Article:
I'm going to be up front about this: Ascension Day has always been one of those festival days that never quite made sense to me. Of course, I knew the story---for forty days, the resurrected Jesus made appearances to the disciples and then on the fortieth, he ascended to the clouds, taken from their sight. (Acts chapter one has one succinct telling.) But for me, the ascension is more difficult to grasp than the resurrection.
What do I make of this?
So I googled. Specifically, I googled "Orthodox view of Ascension Day." I turned to the Orthodox on this matter because their view tends to be liturgical as much as literal or symbolic. I've noticed that they talk about festivals in terms of what hymns are assigned for the day. I can get on board with that.
This page, I thought, was a very good, succinct explanation of their Ascension Day understanding.
There is, of course, the number 40, which tends to connote a a time of fulfillment. It's a recurring number in the Bible. The ascension fulfills the Risen Christ's purpose in one sort of way.
But there's something in their understanding of the physical Jesus ascending that acts as a sort of final bridge between our physical lives and heavenly existence. We will be assumed in our "spiritual bodies" (as Paul talks about the resurrected body) into the physics-defying reality that Jesus might call the Reign of God. We are asked to remember that the Jesus who ascends is also always with us. It becomes the final act of the Incarnation while giving us a preview of who we will eventually become. Because Jesus has gone ahead to "prepare a place for us," we can be assured that our resurrection body will be like his.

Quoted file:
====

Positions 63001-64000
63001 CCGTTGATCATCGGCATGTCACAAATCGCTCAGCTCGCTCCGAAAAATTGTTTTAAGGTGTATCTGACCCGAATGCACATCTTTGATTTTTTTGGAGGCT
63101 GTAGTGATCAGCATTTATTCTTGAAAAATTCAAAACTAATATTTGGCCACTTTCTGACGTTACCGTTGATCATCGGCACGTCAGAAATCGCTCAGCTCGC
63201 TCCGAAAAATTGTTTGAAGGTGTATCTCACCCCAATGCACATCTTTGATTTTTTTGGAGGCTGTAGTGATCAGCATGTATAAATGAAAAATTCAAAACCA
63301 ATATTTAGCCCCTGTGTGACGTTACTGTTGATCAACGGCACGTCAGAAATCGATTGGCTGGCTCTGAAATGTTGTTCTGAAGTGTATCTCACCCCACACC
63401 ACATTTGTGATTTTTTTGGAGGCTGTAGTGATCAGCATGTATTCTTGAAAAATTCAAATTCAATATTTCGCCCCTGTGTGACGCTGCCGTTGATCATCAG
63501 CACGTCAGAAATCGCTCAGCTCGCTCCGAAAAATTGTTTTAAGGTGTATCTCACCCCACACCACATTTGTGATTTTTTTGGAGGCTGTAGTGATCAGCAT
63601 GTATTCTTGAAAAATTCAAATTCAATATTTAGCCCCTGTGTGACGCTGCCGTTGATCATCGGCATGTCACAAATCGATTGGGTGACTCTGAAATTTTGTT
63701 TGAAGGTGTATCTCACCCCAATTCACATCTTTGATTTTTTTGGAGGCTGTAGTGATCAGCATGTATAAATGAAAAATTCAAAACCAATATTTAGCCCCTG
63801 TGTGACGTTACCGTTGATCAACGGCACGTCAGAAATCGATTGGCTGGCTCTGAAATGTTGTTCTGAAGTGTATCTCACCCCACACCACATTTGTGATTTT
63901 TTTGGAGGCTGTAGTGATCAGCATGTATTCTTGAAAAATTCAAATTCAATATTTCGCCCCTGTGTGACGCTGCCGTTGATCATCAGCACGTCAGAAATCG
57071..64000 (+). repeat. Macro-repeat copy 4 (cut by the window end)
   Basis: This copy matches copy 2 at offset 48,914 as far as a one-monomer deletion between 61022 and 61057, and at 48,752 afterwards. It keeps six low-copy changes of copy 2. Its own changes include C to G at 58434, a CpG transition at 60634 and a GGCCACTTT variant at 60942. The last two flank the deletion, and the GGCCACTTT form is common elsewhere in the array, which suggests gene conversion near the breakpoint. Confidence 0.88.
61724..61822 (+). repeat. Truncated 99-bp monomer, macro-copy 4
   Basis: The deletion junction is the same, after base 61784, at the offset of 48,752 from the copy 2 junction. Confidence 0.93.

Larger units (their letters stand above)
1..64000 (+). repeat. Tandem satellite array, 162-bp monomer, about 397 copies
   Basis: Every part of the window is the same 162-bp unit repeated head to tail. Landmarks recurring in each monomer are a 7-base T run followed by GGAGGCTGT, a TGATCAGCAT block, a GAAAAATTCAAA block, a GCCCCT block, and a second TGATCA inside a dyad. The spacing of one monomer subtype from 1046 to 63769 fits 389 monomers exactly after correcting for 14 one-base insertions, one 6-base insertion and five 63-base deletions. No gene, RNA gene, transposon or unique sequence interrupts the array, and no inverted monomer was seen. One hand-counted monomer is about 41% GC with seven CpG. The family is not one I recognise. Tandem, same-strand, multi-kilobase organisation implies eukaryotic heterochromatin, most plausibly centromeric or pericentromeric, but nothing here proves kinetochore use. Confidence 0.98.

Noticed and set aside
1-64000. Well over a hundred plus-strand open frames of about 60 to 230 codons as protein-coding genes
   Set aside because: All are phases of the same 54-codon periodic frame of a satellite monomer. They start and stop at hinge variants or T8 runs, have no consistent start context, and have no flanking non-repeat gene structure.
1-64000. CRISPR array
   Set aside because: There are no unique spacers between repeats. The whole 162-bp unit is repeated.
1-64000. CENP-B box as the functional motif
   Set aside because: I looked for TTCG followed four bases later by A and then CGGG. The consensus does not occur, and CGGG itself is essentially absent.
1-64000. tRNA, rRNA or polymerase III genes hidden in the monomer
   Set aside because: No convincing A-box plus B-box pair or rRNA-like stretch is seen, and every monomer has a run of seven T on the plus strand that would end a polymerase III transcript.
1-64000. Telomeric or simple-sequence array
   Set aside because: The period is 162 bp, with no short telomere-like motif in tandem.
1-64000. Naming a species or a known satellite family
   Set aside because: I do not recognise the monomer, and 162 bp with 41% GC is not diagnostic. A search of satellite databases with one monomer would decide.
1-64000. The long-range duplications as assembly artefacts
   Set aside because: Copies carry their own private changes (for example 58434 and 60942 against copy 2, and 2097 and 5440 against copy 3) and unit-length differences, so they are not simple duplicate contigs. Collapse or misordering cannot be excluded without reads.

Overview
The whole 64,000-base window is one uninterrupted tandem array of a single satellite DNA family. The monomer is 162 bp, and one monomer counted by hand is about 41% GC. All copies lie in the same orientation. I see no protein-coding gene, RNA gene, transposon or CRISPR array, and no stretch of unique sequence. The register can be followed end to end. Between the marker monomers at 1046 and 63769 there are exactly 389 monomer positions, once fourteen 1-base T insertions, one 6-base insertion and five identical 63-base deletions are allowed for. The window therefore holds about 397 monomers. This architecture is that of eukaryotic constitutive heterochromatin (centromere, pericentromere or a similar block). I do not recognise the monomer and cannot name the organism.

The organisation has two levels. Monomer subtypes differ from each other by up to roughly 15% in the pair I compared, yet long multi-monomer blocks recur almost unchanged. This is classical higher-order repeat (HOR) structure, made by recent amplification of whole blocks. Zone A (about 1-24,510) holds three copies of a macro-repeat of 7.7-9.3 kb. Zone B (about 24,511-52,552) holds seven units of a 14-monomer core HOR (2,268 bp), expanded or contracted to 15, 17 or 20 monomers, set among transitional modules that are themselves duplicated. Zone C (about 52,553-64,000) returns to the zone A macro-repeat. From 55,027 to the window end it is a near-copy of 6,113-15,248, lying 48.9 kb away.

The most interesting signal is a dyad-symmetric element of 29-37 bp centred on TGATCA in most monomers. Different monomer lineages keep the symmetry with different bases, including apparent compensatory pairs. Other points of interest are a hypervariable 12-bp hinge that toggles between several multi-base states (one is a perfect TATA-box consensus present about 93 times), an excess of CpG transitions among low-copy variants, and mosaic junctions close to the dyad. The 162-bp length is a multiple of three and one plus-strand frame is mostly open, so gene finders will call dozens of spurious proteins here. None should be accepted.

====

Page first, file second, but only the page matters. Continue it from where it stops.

And from that moment on, no one experienced the Risen Christ as a fish-grilling, locked-room-appearing, "put your finger here, Thomas," sort of body. The Jesus that appears after this, as on the Damascus road to Saul/Paul, appears as blinding light.
I suppose that's the thing about Ascension Day. The Jesus who rose from the dead, ascends (which is problematic for those of us who dislike think of "heaven above" sort of hierarchy, but it's the language we have) in this physics-defying body, in some way still has a body "at the right hand of the Father" and still interacts with humanity.
And that last bit is something I do believe, the thing that makes me appear a bit crazy to atheist friends. I've never had the vision of light thing, but Paul is not the last to report such things. I knew a woman in seminary who reported something very similar to Paul's story. She wasn't a Christian, wanted nothing to do with Christianity, and was blinded by a light that told her its name was Jesus and for her to follow. She'd never read the New Testament before that and was surprised by Paul's story when she learned it. And so I'm left to believe that Jesus doesn't often put on a light show for people like me, who have grown up praying to him, but to people whose attention he needs to get.
Or something. That last paragraph wasn't really planned.
Anyway. What to make of Ascension Day? Being the one who is always going on about incarnational theology, I will think of the transformed and fully transfigured bodies that will, at the end of the age defy physics. I will try to find hymns to have in my earbuds at work that are appropriate for the day. I may even set aside my generally "low christology" Jesus and allow my mind to wander to the triumphant Christ in glory.
What I will not lose sight of, I hope, is that Jesus' ascension, however I want to think about it---literally, symbolically, mythologically, liturgically---is another sign of:
1. Incarnation---the importance of our flesh, inseparable in our identity from our spirit
2. The Reign of God here, now, among us, not in some far off heaven, if we'll only turn to see it.
3. Christ is with us always, whether we put our finger in a wound or are blinded by light or something in between.
Alleluia. Christ is Risen and rises still.